Information on daily nutrient requirements is more complete for farm animals than for horses, pets and man. Very little is known, particularly in man, horses and pets of the relationship between nutrition and longevity. Therefore, a slightly higher intake of essential nutrients would appear to be preferable, the more so as the body can readily remove any surpluses. This also holds true for man and animals in suboptimum living conditions.
In most primate groups emigration of the maturing young of one or the other sex tends to serve as an incest avoidance mechanism. Among most primate species it is the males who change groups. This supports the theory that, in terms of reproductive success, males should compete for mates and females should compete for resources. In hominoids the combination of increased longevity and greater female discrimination in mate selection seems responsible for female emigration. This may relate to the high frequency of patrilocality and male control of resources among human groups.
Some animals live in environments in which the food supply fluctuates. When it is scarce these animals do not breed, but invest resources into survival until food is again available, and they can reproduce. Under these circumstances the lifespan can be increased, just as it is after calorie restriction. Other animals have a fairly constant food supply, and it is predicted that these would not have an extended life span if subjected to calorie restriction. Hibernation is a natural form of calorie restriction, and in some cases may lengthen lifespan.
BACKGROUND: Few studies have evaluated the linkage between food cost and mortality among older adults. This study considers the hypothesis that greater food expenditure in general, and particularly on more nutritious plant and animal-derived foods, decreases mortality in older adults. METHODS: This study uses the 1999-2000 Elderly Nutrition and Health Survey in Taiwan and follows the cohort until 2008, collecting 24-hr dietary recall data for 1781 participants (874 men and 907 women) aged 65 y or older.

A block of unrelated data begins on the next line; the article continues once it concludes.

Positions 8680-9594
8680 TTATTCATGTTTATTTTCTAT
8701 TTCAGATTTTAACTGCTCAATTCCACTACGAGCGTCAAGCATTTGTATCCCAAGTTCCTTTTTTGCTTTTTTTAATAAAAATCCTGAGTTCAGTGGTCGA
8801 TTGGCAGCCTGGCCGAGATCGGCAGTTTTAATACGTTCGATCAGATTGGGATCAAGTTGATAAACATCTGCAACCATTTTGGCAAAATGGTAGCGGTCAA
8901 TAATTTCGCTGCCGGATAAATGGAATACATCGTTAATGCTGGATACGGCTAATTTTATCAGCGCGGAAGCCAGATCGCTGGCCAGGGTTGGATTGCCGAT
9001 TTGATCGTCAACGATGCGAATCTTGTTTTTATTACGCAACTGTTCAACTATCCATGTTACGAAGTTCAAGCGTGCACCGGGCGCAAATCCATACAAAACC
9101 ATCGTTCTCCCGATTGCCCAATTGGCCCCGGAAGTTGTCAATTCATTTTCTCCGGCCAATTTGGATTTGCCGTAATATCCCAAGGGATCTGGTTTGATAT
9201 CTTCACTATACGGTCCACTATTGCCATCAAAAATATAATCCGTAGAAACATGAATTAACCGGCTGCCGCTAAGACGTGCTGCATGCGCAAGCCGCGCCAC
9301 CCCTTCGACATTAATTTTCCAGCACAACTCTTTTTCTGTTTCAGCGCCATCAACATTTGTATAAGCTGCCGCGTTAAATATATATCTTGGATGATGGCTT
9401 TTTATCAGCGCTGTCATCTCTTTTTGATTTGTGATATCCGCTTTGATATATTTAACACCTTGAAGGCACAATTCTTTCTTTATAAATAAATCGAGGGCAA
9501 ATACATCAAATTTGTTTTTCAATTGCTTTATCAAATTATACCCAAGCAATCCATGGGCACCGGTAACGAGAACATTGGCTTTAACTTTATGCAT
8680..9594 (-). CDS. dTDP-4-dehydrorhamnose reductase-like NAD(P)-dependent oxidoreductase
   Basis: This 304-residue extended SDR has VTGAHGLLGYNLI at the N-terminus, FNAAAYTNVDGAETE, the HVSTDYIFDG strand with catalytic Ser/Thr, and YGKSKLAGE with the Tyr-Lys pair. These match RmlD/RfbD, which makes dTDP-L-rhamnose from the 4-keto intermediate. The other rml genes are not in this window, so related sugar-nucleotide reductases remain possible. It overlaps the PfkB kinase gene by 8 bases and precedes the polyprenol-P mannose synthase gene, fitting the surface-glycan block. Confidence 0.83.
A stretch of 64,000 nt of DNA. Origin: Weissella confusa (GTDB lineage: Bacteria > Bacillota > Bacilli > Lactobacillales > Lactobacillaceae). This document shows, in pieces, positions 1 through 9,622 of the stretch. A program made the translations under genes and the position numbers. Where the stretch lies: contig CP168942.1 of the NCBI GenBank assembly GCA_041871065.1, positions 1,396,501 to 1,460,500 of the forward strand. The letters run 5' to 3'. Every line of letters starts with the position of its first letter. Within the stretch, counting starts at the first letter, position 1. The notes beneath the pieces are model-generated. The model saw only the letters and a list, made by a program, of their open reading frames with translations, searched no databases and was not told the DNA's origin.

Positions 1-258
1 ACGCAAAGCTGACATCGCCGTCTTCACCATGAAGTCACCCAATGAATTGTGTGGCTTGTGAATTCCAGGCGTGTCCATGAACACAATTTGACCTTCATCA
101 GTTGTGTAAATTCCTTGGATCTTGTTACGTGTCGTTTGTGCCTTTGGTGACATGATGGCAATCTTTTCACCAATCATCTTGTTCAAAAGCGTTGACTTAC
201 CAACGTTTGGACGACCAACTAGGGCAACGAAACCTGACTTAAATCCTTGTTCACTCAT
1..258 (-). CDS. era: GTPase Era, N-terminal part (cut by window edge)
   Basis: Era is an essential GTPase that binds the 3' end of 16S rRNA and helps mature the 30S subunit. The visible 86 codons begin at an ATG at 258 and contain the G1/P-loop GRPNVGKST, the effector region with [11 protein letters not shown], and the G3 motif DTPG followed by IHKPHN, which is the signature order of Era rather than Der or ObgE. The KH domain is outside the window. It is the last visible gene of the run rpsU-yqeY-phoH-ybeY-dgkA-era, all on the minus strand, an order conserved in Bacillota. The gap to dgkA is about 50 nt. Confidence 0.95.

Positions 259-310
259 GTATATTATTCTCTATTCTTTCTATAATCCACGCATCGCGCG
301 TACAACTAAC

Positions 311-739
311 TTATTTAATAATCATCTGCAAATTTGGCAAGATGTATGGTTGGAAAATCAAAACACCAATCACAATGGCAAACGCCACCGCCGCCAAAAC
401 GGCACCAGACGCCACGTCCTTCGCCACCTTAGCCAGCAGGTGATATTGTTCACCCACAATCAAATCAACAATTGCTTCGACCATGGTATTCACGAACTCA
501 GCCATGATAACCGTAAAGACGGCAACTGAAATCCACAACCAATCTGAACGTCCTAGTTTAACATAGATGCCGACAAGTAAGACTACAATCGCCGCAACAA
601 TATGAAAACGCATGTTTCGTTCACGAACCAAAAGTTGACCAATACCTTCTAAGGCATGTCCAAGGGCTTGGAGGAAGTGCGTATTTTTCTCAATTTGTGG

Food insecurity is linked to higher weight gain in pregnancy, as is dietary restraint. We hypothesized that pregnant women exposed to marginal food insecurity, and who reported dietary restraint before pregnancy, will paradoxically show the greatest weight gain. Weight outcomes were defined as total kilograms, observed-to-recommended weight gain ratio, and categorized as adequate, inadequate or excessive weight gain based on 2009 Institute of Medicine guidelines. A likelihood ratio test assessed the interaction between marginal food insecurity and dietary restraint and found significant.
Despite extensive research on the relationship between social capital and health, the specific pathways through which social capital is related to health have not been fully elucidated. Moreover, research has generally been cross-sectional, particularly in Canada, and hence not clearly attentive to the causal relationship between social capital and health. In this study we have examined the importance of multiple forms of individual social capital for the functional health status of adult Canadians, employing the Canadian National Population Health Survey (NPHS).
The issue of regulating animal care in modern animal production systems and in the research laboratory is discussed from the perspective of an animal scientist with a farm background and 25 years of agricultural experiment station experience. Evidence is presented for a long-term association of humans with (and dependence on) animals, which extends into prehistory far beyond the beginnings of animal domestication some 11,000 years ago.
BACKGROUND: Subsistence norms are part of the "ecosophy" or ecological philosophy of Alaska Native Peoples in the sub-Arctic, such as the Inupiat of Seward Peninsula. This kind of animistic pragmatism is a special source of practical wisdom that spans over thousands of years and which has been instrumental in the IÒupiat's struggle to survive and thrive in harsh and evolving environments.
BACKGROUND: Despite being associated with multiple genetic problems, consanguineous marriages continue to remain extremely prevalent worldwide. Studying the variation of kin preferences in diverse inbred societies may provide some answers to this paradox. AIM: To find the reasons for specific kin choice in different geographical areas of the world. METHOD: We used a set of sociobiological rules (kin altruism, sexuality and inbreeding avoidance) and ecological constraints (e.g. tribal warfare, food availability) that influence human behaviour.